A Cryptic 'Code 46'
Friday, August 13, 2004
A SCI-FI romance-noir that's all eerie mood, grainy digital images and barren landscapes, "Code 46" has a strange mystique -- like a fever dream you can't dispel. And with the odd pairing of Tim Robbins and Samantha Morton as the central couple, you're even deeper into a reverie of strangeness. The actors are so markedly opposed in size, appearance, acting technique and emotional timbre, they're like two hypnotized subjects who have been subliminally instructed to perform together.
David Lynch, white courtesy phone.
Actually, the director is Michael Winterbottom, whose movies are always fascinating for the filmmaker's provocative, boldly told stories.
Robbins plays William, a married insurance investigator from Seattle in a future where global warming has reduced much of the world to arid zones, and where people lucky enough to own "papelles" (visa and insurance papers) live in large, barricaded cities around the earth. Those without papelles, on the "outside," live in dusty squalor. Cultural migrations have resulted in a common mixed language of English, French, Spanish and other tongues.
William, who has access to a so-called empathy virus, which gives him the ability to intuit people's thoughts, is dispatched to a corporate investigation in Shanghai. Someone on the inside of the Sphinx organization is issuing false papelles. With the empathy virus, it doesn't take him long to detect the perpetrator. But he can't bring himself to report Maria (Morton), to whom he's strongly attracted.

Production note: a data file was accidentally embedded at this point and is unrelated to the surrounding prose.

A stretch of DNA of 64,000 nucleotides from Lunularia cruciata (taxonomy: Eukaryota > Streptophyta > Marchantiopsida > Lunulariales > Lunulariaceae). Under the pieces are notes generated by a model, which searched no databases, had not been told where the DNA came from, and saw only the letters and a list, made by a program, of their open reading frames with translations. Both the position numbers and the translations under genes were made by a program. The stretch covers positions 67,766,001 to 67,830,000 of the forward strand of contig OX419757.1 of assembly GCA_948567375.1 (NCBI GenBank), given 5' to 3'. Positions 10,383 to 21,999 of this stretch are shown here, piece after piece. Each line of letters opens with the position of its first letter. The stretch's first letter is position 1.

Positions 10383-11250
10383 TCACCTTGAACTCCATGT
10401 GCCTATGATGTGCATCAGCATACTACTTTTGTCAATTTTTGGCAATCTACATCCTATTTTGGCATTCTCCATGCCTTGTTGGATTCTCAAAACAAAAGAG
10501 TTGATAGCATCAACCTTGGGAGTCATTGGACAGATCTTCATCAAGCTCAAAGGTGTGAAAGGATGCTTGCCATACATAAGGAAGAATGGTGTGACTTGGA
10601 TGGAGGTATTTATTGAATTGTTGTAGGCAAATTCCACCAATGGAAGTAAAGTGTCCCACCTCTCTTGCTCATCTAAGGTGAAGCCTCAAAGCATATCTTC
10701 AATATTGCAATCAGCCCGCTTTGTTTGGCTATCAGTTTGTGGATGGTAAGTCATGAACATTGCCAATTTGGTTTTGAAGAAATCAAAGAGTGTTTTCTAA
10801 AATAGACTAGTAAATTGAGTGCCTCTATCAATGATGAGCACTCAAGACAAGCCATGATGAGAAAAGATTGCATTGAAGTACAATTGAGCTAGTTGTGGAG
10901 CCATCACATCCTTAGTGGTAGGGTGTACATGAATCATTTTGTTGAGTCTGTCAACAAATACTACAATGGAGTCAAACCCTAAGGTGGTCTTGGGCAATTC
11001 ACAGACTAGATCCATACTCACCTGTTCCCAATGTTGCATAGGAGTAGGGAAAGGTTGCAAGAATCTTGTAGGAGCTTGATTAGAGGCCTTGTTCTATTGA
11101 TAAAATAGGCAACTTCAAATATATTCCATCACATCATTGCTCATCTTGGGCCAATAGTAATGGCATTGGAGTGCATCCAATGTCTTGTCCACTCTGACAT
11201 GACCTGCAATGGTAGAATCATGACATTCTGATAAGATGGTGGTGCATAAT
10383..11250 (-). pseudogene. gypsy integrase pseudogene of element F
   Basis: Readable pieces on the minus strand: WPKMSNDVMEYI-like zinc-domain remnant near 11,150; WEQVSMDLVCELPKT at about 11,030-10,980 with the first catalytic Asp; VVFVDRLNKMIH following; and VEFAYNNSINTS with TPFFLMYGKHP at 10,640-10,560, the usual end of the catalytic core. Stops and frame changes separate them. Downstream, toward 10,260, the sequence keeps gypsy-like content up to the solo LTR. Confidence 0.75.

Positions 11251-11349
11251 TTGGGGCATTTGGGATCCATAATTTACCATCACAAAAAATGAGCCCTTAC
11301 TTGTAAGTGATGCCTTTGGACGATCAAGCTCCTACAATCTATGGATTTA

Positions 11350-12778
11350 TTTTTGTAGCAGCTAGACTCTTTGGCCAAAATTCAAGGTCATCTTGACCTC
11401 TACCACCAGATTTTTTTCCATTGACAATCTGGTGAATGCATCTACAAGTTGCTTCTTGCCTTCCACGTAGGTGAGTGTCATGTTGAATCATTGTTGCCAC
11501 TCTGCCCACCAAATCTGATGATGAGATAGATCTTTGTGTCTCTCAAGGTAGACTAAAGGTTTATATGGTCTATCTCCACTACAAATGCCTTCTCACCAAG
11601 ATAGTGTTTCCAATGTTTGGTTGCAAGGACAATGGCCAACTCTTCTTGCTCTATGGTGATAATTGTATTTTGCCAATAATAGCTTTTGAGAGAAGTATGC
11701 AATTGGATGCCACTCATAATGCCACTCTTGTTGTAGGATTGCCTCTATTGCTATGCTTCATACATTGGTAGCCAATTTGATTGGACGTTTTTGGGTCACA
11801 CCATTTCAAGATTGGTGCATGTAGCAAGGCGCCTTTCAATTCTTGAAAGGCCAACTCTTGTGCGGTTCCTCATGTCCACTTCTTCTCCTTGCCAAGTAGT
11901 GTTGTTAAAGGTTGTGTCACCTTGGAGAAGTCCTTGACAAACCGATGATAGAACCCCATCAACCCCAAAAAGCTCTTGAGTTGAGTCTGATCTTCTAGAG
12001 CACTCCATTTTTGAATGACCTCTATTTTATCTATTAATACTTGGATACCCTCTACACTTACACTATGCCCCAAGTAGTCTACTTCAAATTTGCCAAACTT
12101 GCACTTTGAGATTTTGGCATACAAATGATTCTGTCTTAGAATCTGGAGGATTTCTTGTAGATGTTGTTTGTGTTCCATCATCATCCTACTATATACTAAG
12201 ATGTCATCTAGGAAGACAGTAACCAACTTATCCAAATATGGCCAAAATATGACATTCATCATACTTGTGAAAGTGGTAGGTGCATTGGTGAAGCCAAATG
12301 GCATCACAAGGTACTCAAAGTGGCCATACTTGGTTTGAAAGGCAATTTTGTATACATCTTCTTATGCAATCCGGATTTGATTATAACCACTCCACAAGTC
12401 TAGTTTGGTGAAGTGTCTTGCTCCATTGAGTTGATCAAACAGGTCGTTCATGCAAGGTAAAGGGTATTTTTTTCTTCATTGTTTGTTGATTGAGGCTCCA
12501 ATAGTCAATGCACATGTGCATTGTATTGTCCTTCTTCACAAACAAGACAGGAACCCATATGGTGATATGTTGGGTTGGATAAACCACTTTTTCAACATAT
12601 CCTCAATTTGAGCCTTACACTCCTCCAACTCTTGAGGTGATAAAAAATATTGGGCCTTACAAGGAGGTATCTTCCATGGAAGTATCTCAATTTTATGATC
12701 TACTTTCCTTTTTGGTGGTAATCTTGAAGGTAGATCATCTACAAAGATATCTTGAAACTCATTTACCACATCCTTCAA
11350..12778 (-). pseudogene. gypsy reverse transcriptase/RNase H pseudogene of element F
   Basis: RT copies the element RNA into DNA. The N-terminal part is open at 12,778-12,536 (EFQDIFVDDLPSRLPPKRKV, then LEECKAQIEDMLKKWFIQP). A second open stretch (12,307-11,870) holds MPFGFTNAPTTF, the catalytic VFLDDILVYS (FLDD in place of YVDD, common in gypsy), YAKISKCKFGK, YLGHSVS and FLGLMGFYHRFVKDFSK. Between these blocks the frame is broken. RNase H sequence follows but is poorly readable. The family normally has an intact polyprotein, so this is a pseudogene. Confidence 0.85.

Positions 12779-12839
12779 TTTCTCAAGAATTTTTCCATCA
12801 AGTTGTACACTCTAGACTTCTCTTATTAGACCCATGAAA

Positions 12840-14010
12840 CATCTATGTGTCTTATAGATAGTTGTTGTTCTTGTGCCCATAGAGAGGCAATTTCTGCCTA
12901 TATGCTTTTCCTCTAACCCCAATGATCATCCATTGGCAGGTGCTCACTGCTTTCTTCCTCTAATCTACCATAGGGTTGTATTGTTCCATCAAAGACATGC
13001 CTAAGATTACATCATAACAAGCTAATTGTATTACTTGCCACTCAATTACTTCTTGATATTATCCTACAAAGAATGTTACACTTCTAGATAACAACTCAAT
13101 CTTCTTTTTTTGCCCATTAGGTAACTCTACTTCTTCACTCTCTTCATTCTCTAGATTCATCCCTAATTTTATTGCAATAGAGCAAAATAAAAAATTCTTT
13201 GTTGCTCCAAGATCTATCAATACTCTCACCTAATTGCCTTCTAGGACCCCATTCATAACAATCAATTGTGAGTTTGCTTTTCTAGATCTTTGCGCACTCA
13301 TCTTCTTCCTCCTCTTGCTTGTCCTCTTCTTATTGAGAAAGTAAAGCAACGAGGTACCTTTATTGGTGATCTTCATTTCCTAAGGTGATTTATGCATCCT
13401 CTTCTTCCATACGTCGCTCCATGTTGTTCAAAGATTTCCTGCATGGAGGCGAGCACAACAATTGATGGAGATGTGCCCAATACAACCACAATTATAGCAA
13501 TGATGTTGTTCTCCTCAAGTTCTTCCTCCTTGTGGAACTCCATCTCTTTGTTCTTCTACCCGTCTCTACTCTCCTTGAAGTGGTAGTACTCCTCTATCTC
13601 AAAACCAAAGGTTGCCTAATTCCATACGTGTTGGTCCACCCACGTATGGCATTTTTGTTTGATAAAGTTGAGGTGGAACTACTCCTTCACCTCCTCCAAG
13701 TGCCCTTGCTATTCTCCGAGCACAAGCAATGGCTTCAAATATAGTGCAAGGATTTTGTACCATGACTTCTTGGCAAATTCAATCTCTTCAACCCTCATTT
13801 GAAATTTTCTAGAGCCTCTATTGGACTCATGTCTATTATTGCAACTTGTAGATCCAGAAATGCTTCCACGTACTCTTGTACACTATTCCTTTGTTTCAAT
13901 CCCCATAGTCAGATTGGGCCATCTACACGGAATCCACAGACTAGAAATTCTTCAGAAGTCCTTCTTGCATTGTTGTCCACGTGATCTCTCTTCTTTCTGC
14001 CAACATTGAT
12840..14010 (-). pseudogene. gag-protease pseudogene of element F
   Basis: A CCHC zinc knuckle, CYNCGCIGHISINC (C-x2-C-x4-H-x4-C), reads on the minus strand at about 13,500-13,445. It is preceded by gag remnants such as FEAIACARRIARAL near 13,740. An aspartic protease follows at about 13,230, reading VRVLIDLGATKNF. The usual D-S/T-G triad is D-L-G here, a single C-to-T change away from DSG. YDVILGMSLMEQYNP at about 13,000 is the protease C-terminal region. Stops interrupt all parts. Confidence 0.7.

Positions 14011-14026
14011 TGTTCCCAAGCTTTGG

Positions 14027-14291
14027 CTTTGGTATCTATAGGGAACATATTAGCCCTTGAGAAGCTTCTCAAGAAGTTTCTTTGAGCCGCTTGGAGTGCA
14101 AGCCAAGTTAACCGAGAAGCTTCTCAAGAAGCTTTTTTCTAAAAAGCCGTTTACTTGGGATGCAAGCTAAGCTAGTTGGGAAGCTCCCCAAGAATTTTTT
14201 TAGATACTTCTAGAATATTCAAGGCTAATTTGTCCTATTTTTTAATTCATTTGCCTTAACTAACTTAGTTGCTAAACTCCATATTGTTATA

He runs into her later at a bar (where Clash fans will appreciate Mick Jones performing a post-lounge version of "Should I Stay or Should I Go?") and asks her about her black-market trade. Maria, who knows he could have turned her in, tells him more. They tumble into an affair. But William, who only has 24 hours to complete his task, has to return.
He can't get her out of his mind. He comes back, only to learn she has disappeared. He begins a search and realizes that he has contravened one of this society's most ironclad laws. As he searches more intensely for Maria, he learns exactly what offense he has committed.
A sort of trippy, low-budget "Blade Runner," this movie echoes those futuristic parables (such as "Eternal Sunshine of the Spotless Mind") where society messes with the minds of those who dare to love. Its off-the-cuff, digitally shot documentary style also has passing similarities to Winterbottom's "In This World," a film about a refugee's desperate bid to smuggle herself into England. The movie's atmospherics -- the grainy-hazy images, a blighted world, the zoned-out luminosity of Morton's face -- give "Code 46" an impact that transcends the actual story. You may soon forget the specifics of the plot, but you'll always remember the world it came from.